Monday, March 3, 2014

My Favorite Sculptures in Cimetière de Montmartre, Paris

Cemeteries in Paris are often amazing places to visit - not only it consists a pilgrimage to the resting spots of so many renown artists and thinkers, but a brief immersion of an sculptural Eden. 

Cimetière de Montmartre, not far from the fabled club Moulin Rouge, though less renown and less frequently visited than Cimetière du Père-Lachaise, was just as astonishing in its cultural and artistic richness. There were so many beautiful spots there I saw in my visit there more than five years ago, and much more I didn't have time and energy to see them all. Amongst what enchanted me during that brief visit, I choose these two below as my favorite sculptures I encountered there:

One was a bronze sculpture at the tomb of Otto Klaus Preis (1936-2003) in Avenue de la Croix, one of the most beautiful ancient quarries of Montmartre, featuring a man who overcomes a tombstone, created by Paul Landowsky (1875-1961), author of the Sainte-Genevieve du Pont de la Tournelle in Paris, and Christ the Redeemer in Rio de Janeiro. The striding naked man was in full swing, aided by a sturdy stick, resolutely to overcome whatever was ahead of him.  It was full of vitality, and upon close examination, delicate beauty.  Quite a mixture yet harmoniously done.  This spot gave visitors reassurance more than anything else.

IMG__7840 - Otto Klaus Preis (1936-2003), Cimetière de Montmartre, Paris, 2008

My second favorite was the sculpture of Jean Bauchet (1906-1995), former director and performer (acrobat and singer) of Moulin Rouge, then owner of the club, Director of Casino de Paris and the Théâtre du Chatelet, creator of casinos in Lebanon and Morocco. Long before his death, he had this imposing Male Nude Bronze by Bernard Richard installed on his his grave spot.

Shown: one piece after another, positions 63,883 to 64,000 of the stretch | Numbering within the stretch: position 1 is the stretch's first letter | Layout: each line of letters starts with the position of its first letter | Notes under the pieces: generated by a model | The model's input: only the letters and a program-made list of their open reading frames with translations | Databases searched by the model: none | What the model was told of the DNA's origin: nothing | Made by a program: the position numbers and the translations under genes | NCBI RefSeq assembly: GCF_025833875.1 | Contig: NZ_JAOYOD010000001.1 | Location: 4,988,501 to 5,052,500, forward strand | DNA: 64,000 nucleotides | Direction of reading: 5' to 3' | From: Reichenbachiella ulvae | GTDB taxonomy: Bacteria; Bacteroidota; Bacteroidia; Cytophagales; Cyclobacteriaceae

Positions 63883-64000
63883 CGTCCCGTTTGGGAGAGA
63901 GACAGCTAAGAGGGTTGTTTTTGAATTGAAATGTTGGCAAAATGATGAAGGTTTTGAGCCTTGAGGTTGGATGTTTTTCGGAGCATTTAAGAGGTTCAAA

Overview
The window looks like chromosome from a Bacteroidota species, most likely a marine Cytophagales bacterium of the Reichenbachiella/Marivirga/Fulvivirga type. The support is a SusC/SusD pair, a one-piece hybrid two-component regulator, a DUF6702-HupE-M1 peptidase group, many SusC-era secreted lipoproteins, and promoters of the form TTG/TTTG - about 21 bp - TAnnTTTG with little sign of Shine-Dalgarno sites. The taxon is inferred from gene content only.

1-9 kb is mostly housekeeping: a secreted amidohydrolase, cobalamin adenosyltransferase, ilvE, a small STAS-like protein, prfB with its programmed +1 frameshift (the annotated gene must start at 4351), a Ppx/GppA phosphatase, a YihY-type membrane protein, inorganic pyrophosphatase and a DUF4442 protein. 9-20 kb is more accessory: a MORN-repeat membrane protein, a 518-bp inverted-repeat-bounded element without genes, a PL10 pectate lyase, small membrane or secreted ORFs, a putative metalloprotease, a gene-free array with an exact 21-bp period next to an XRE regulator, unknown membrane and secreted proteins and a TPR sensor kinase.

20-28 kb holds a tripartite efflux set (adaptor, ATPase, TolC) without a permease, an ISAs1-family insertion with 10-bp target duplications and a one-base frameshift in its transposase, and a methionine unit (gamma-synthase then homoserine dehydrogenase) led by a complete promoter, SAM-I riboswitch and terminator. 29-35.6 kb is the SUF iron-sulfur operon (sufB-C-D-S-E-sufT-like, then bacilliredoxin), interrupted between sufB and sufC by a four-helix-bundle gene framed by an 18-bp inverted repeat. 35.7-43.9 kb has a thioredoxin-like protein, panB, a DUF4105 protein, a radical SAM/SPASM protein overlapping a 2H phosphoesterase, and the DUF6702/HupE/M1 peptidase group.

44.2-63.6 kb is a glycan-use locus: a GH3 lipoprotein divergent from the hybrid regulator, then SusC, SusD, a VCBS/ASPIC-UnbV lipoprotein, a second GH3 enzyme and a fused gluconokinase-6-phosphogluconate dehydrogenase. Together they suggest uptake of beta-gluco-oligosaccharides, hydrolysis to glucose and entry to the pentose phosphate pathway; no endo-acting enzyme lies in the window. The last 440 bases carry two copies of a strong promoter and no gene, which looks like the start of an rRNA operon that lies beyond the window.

Though I didn't care for all those fancy hats he wore, the sculpture itself impressed me deeply.  Everything about the sitter was monumental - huge bulk of body, huge head, strong limps, large hands and feet, in a pose reminiscent of Rodin's the Thinker, and that implied a huge personality and thinking mind.  If Monsieur Bauchet didn't become a most exalted artist during his life time, in his afterlife, his lookalike became a piece of true art.

IMG__7856 - Jean Bauchet (1906-1995), Moulin Rouge artist (acrobat and singer), and owner of Moulin Rouge, Director of Casino de Paris and the Théâtre du Chatelet, by Bernard Richard

My Favorite Museum Collection Series
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List of My Favorite Artworks in the Museums I've Visited

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